9/11 Memorial in New York City
By Stephanie M. Chambers
In the 10 years following the event that “forever changed the United States.” Steve and I have not been able to bring ourselves to enter the makeshift 9/11 museum in NYC, where our son lives. This summer in the year of the 10th Anniversary, we brave the cluttered and cramped building near Liberty Plaza and shuffle in with other tourists to review the swath of photographs, voice recordings, and detritus of lives interrupted. Teddy bears, a crushed cell phone, a fireman’s helmet, and this twisted piece of steel (pictured left) from the building, humanize the tragedy.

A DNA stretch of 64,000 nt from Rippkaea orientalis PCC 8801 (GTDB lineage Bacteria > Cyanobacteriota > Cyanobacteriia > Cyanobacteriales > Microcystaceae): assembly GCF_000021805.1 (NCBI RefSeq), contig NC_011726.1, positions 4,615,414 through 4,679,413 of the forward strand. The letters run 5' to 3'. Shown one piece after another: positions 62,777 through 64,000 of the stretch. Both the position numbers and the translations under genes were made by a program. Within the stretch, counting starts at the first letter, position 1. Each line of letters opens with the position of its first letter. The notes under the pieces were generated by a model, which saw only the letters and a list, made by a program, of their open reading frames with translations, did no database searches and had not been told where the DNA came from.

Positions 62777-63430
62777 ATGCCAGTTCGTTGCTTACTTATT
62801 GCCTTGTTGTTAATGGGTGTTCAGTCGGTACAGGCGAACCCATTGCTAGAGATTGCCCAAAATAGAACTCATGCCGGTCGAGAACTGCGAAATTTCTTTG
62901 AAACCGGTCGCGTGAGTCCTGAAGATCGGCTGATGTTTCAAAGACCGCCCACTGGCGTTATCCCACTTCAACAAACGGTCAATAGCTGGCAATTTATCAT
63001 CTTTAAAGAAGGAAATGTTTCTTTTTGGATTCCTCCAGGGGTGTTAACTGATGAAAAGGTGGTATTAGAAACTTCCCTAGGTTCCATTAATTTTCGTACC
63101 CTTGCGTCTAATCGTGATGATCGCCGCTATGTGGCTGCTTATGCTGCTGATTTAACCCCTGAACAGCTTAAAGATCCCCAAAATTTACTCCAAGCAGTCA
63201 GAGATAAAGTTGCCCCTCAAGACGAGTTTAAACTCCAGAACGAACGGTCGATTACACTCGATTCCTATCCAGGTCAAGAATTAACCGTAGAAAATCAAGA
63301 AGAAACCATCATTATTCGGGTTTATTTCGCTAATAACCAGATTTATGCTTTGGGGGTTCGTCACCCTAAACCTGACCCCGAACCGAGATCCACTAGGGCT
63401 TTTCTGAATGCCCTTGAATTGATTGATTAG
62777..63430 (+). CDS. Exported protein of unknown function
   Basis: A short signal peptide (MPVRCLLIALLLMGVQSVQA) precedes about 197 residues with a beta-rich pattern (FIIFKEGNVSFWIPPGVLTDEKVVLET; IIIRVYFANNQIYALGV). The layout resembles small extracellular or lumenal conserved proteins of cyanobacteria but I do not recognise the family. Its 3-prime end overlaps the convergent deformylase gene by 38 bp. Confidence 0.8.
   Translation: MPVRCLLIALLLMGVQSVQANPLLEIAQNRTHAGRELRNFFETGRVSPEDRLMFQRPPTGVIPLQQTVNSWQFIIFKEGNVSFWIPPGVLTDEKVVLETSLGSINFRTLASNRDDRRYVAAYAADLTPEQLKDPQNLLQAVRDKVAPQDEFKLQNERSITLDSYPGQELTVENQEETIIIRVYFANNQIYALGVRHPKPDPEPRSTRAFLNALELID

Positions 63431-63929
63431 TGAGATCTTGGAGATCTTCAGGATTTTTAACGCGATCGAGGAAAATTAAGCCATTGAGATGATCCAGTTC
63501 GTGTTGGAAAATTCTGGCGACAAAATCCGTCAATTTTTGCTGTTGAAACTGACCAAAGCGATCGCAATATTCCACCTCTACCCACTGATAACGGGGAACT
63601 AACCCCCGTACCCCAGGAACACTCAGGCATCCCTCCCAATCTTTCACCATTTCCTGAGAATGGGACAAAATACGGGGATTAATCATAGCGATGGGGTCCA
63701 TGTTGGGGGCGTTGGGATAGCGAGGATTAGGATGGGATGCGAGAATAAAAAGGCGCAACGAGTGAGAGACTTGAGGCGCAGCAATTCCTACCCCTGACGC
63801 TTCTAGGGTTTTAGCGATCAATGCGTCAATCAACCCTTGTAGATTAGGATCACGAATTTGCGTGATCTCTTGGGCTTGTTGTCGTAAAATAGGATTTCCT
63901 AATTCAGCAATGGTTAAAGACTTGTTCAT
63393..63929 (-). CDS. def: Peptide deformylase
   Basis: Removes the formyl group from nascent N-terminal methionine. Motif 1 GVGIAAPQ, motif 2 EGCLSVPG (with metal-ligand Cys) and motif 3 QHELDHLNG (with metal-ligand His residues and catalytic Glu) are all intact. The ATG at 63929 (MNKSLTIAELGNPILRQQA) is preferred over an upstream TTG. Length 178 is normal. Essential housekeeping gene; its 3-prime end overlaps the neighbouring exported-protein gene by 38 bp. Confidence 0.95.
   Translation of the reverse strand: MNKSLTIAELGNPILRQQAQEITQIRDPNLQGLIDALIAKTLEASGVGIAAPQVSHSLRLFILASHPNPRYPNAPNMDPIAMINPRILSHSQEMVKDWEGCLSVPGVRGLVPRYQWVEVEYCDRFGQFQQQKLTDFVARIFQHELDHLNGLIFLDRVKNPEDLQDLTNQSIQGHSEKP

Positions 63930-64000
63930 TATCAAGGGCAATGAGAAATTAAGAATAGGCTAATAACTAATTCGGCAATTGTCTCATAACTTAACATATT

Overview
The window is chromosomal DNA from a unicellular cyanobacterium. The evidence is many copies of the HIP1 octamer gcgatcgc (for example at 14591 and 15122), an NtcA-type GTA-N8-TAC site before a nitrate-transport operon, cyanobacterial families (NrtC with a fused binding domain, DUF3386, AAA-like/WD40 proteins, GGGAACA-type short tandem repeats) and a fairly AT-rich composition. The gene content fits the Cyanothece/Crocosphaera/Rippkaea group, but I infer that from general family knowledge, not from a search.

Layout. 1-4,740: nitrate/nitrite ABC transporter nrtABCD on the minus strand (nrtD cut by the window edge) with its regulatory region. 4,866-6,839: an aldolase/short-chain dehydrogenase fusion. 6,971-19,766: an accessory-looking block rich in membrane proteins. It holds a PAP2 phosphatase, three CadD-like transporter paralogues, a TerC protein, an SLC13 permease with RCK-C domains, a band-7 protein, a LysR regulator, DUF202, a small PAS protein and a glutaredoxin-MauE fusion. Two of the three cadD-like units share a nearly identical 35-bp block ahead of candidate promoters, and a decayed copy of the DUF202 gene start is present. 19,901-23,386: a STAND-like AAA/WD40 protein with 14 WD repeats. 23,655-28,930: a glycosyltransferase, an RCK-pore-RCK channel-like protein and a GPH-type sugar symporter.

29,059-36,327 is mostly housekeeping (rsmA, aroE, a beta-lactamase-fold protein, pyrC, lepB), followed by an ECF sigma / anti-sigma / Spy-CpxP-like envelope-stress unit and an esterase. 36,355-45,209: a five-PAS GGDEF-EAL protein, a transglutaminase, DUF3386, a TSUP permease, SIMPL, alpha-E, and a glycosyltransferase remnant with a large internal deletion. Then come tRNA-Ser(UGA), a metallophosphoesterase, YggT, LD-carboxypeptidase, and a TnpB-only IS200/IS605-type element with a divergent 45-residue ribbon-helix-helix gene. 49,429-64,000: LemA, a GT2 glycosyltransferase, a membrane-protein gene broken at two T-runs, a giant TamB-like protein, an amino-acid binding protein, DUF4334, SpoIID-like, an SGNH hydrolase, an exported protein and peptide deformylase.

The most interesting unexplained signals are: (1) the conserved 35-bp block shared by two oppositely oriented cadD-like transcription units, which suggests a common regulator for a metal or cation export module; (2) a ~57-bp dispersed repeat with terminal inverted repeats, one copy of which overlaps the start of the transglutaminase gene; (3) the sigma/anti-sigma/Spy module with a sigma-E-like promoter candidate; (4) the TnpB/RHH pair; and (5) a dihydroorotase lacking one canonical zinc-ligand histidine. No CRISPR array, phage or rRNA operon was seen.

“9/11” is as fresh an experience today as it was ten years ago, and more than just a catch phrase used by the media. As our group huddles closer to read letters and comprehend the images, we feel enormous lumps in our throats. We want to hug the strangers around us, enveloped by a collective vulnerability. In a corner, on a bench, is a single box of tissue. I move toward it. Steve notices; no one else seems to.
Events like this help us discover who we are as people. There is a sense of shared helplessness in the Italian, Japanese, and other languages we hear, but can’t identify. What we do understand is that, on this day, the entire world changed along with our country. While this visit was difficult, we are encouraged by new construction taking place across the street, where the towers once stood.
9/11 Museum, © ASHLEYWALTER10 / Wikimedia Commons / CC BY-SA 4.0